Hey everyone. We had mentioned earlier that we were going to be up-front with both the technology part and business part of our A La Modern shop.

With any web business, there's always a lot of variables that you can't really predict - you mainly just have to go for it and see how it works out. You can try and forecast sales and whatnot, but a huge part of the flexibility and ease of launching a web shop versus a mortar and bricks store comes at the cost of not knowing exactly how things will turn out.

We had launched an Etsy component for our A La Modern shop to make use of the social network aspects of that site. We had intended it to be a repository of some of the A La Modern items that didn't really "fit" with the rest of the shop. We planned to only list some of the "cuter" items, per se.

Now, we know that the economy has been in the dumps. As such, we expected that sales across the board would be slow to non-existent for at least the first 6-9 months, as we got up to speed promoting the shop and search engines began to index the listings. We were completely fine with that.

What we didn't expect was the amount of sales that came through our A La Modern Etsy Shop. Without getting into the hard numbers, we can safely say that a majority of our sales have come in through Etsy.

That is pretty impressive, to say the least.

I think the kicker was the FIVE people who contacted us about the above Arabia of Finland Strawberry jar that we listed. Granted, this was a desirable piece - but any time you have five people interested in one item with the economy the way it is, you're definitely going to take notice.

We understood that there was a larger than average amount of customers interested in vintage items on Etsy, and just having your store connected to the network was a huge plus. I think what we didn't expect was just how important the social network aspect was in getting potential customers to your door.

Originally, we were skeptical that the 20 cent listing fee and 3.5% commission for each item on Etsy would be worth it. I mean, it's completely free to list things on our own site and we had spent a long time perfecting the site so everything looked exactly right. But if these Etsy sales numbers continue, we're going to take a hard look at the number of things we'd like to list on our own site versus Etsy. As it is right now, the listing/commission fees are easily made up for with the sales we've been having.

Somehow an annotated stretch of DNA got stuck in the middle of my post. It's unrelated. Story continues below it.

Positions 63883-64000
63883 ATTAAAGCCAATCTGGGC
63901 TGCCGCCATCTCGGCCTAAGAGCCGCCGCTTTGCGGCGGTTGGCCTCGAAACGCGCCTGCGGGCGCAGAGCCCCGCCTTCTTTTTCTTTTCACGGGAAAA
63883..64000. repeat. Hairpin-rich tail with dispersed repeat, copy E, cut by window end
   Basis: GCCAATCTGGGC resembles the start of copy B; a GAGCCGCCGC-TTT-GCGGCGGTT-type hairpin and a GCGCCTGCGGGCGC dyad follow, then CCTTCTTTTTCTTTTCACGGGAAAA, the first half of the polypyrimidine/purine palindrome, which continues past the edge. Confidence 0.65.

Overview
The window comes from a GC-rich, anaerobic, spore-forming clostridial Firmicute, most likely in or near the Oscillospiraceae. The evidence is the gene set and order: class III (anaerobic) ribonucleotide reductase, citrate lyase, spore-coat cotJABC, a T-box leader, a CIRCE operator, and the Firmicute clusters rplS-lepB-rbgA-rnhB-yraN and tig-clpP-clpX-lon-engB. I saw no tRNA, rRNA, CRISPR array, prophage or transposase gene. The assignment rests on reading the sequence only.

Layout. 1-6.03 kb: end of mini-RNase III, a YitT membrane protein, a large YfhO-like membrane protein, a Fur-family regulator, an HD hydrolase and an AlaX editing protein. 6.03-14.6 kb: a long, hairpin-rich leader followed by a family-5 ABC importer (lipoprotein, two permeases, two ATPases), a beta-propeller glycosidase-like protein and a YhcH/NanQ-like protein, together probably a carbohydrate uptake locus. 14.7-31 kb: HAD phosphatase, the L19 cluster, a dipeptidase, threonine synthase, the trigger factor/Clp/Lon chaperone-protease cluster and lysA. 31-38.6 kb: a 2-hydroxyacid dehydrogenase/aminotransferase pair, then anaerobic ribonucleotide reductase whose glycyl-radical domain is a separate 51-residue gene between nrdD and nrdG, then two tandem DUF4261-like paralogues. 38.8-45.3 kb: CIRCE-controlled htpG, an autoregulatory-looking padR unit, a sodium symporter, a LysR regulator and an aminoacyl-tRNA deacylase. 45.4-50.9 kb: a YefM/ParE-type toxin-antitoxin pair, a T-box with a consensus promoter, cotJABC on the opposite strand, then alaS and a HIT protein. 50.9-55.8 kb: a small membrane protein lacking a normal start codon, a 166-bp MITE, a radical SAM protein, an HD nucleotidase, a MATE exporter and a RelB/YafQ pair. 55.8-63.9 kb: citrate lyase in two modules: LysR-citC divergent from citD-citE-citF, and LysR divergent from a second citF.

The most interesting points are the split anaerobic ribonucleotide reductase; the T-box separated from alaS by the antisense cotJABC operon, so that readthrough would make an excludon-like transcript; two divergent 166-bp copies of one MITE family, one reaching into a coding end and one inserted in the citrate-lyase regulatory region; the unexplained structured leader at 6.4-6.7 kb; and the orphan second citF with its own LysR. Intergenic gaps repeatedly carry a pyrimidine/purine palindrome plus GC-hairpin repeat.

Oh, we'll definitely continue to list items on our own site - our listings can stay up forever, whereas Etsy has a lifetime of 4 months. But it's just a matter of following the money. Being a flexible business is good business - it just doesn't make any sense not to shift priorities to the areas that actually bring in sales.

What we will definitely be experimenting with is moving items into Etsy temporarily from our own shop. You may notice items in the A La Modern store that occasionally say "Sorry, this item is currently only available through one of our partner sites." If that's the case, then we're currently selling it through Etsy - you can find that item if you go in through our Etsy shop and do a search. We're also considering doing the same thing with Ebay - though we don't have as much confidence that we'll be able to sell things for a decent value through auctions like that.

Spring is in full swing, and we're celebrating the riot of spring with these wonderful, colorful enamels. We also have a featured sale going on that includes most enamel items in the shop - have a look if you haven't already.

One of our favorite decorative enamelists has always been Annemarie Davidson. Davidson made enamel giftware, bowls, plates and accessories from the 1950s up until near present. We're still unclear on whether or not new items are being produced, but we don't think so.

The older work by Davidson has been a favorite with mid-century modern homeowners, especially her bowls and plates that feature "jewels" in the center along with radiating lines toward the rim. The blue bowl shown above is a good example of this. You can still find these in thrift stores and flea markets if you look hard enough, especially here in Southern California.

Most of Davidson's work that you'll come across are bowls and plates - however, she did produce a number of other accessories and items, like the enameled covered box shown above. The box is made of wood and the enamel fits on top of the lid.